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Warning: there’s a plague of fake blue plaques

One of Britain’s great pleasures has been devalued by cheap imitations

Blue plaque spotting is one of the mind-broadening pleasures of British life. A walk to the dentist can be transformed into a serendipitous encounter with a forgotten genius from the past. ‘Luke Howard, 1772–1864, Namer of Clouds, lived and died here,’ says the blue plaque on 7 Bruce Grove, Tottenham. Even if you’ve never heard of Luke Howard, you instantly take a liking to him — and never again will you hear the word ‘cumulonimbus’ without thinking of him. ‘Lived here’ is the key: you’re passing the very house where the person woke up for breakfast each day, and the intimacy of that is what makes the encounter so much more affecting than merely reading about him or passing a statue of him.

But do you get the feeling that plaques are more ubiquitous, and therefore less frisson–inducing, than they used to be? They seem to be popping up all over the place. Most city councils now run blue plaque schemes and erect hundreds of the things. Last month a blue plaque was put up in London to commemorate the soft-porn star Mary Millington, ‘one of the hottest British sex film stars of the 1970s’, as Mail Online put it, combining a sense of salivating outrage with an excuse for dredging up photos of Millington in busty bikinis. On Midsummer’s Day 2013, in Brighton, a blue plaque to commemorate Doreen Valiente, ‘poet, author and mother of modern witchcraft’, was unveiled on the high-rise council block where she lived. The ceremony was attended by the mayor of Brighton and by hundreds of wildly celebrating pagans, some of them dressed as trees and banging green tambourines.

‘What is the world coming to,’ the purist blue plaque spotters among us fret, ‘if sex-film stars and witches are now being commemorated along with Winston Churchill and William Makepeace Thackeray? I’ll write a letter of complaint to English Heritage…’

But before you write that letter, halt! Have another look at that Mary Millington plaque. On closer inspection, it commemorates the film Come Play with Me, starring Millington, which ran at the Windmill Theatre for four years when it was still a cinema. It’s screwed to the wall of the Windmill Theatre. The words at the top of the roundel are not ‘English Heritage’ but ‘Great Windmill Street’.

Those are telltale signs. It’s not a fake blue plaque, exactly — it is blue and a plaque — but it has not passed the rigorous standards imposed by English Heritage, who took over from the Greater London Council in 1986, who followed on from the London County Council in 1965, who followed on from the Royal Society of Arts, who started London plaques exactly 150 years ago. English Heritage plaques are never screwed to the wall. They’re embedded into the brickwork or stucco so as to be flush with the wall, their convex surface making them self–cleansing and thus eternally gleaming. They are objects of great beauty, marred only perhaps by the small English Heritage ‘-castle-plan’ logo at the bottom. They’re never made of metal, but are ceramic, two inches thick and handmade by master ceramicists in Cornwall. Funded solely by donations, they cost almost £4,000 each to make and install, and it shows. A panel of historians meets three times a year to decide, from the hundreds of suggestions from the public, which should be shortlisted, and months are spent researching each person’s eminence and genuine association with the property in question, in order to whittle the shortlist down to about ten a year.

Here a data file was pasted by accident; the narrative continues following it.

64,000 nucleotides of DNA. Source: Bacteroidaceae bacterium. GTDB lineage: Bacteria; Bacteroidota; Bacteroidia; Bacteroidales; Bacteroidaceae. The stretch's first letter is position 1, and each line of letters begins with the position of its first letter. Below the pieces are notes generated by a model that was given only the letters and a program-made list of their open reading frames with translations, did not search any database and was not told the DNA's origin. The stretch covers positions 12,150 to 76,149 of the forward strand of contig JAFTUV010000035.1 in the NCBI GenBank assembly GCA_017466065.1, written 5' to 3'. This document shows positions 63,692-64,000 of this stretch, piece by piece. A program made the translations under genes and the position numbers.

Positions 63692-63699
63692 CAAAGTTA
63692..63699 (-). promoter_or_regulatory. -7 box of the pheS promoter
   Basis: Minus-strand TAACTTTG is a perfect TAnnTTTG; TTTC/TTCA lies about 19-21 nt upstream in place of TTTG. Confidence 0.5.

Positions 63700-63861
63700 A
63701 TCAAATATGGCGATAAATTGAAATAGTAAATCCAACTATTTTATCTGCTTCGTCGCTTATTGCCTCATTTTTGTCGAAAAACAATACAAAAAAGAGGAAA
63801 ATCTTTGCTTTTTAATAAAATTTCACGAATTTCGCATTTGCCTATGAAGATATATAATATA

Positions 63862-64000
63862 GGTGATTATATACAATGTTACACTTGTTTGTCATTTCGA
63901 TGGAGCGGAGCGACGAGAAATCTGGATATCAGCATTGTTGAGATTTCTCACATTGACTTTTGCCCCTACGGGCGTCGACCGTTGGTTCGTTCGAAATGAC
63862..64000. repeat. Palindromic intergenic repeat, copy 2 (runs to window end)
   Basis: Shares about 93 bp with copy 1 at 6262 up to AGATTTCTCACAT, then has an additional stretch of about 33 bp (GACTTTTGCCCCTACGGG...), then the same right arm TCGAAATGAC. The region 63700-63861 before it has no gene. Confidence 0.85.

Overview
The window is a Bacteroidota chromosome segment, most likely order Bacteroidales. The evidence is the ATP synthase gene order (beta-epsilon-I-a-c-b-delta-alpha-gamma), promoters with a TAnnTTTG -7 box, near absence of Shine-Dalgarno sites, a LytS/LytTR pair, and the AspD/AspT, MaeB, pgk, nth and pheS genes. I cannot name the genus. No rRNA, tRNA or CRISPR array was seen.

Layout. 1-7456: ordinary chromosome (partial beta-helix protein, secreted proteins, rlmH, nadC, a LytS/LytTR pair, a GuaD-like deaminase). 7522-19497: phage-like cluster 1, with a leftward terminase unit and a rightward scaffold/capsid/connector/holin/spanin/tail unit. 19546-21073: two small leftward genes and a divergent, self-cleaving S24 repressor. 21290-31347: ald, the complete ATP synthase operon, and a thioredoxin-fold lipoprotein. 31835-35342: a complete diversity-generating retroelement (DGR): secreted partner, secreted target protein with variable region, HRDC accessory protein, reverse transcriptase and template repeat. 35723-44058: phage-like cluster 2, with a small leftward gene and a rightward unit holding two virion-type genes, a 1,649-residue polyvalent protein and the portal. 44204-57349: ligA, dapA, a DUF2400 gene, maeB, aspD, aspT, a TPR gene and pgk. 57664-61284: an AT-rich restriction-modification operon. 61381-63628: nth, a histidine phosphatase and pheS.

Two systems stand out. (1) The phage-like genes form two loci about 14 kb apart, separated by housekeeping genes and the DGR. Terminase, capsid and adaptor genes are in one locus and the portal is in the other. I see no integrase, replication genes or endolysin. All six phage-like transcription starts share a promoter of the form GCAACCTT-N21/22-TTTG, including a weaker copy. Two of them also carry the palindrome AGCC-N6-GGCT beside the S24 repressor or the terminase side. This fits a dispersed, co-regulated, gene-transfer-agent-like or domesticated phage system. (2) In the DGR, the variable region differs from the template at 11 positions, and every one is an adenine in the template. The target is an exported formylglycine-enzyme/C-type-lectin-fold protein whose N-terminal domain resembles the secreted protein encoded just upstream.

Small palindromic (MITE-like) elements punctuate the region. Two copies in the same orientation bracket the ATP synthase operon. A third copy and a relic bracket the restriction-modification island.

‘We have no copyright on the colour of plaques,’ says Howard Spencer, English Heritage’s plaques historian, ‘but we do say to others, “Try to make your style of plaque a bit different from ours.” ’ Other people do copy the style, however, just as people copy Prada handbags. It takes a discerning eye to tell a genuine English Heritage plaque from a copycat one.

There’s no law against any of us putting up a blue plaque wherever we like, as long as the owner of the property agrees and it’s not against planning regulations. For £24.99 you can buy a personalised ‘Heritage Plaque’ and have the words of your choice written on it, for example, ‘Aimee, born 1976, Party Queen and Best Friend in the World Lives Here.’ Some people have become so impatient with English Heritage’s exquisitely slow, rigorous process that they have started speedier and less strict plaque schemes of their own. An enterprising man called David Graham runs the Heritage Foundation and has started putting up plaques all over London commemorating celebrities from the world of showbiz and sport. ‘We have raised lettering on our plaques now,’ he proudly tells me. ‘They cost about 300 quid. I like to wait a year after someone’s died before putting one up.’ A year! English Heritage insists on 20 years after death. The British Plaques Trust set themselves up three years ago and have erected plaques (blue, metal, screwed to the wall) to commemorate, among other things, Tin Pan Alley and the house in China-town where the Magic Circle was formed. The Marchmont Association in Bloomsbury have put up 20 plaques since 2009, including one to the cross-dressers Stella and Fanny. Annoyed about Graham Chapman’s rejection by English Heritage, fans of Monty Python put one up in memory of him which reads ‘Jacob von Hogflume, 1864–1909, inventor of time travel, lived here in 2189.’ (Only fairly funny.)

As David Hare rightly said at a recent English Heritage plaque unveiling, ‘blue plaques are the only distinction that anybody really wants in life’, and ‘the great thing about it is they never know they have it’. The 20-years-after-death rule needs to be adhered to if we want to avoid a tide of over-commemorated celebs who don’t deserve ceramic or even metallic immortality.

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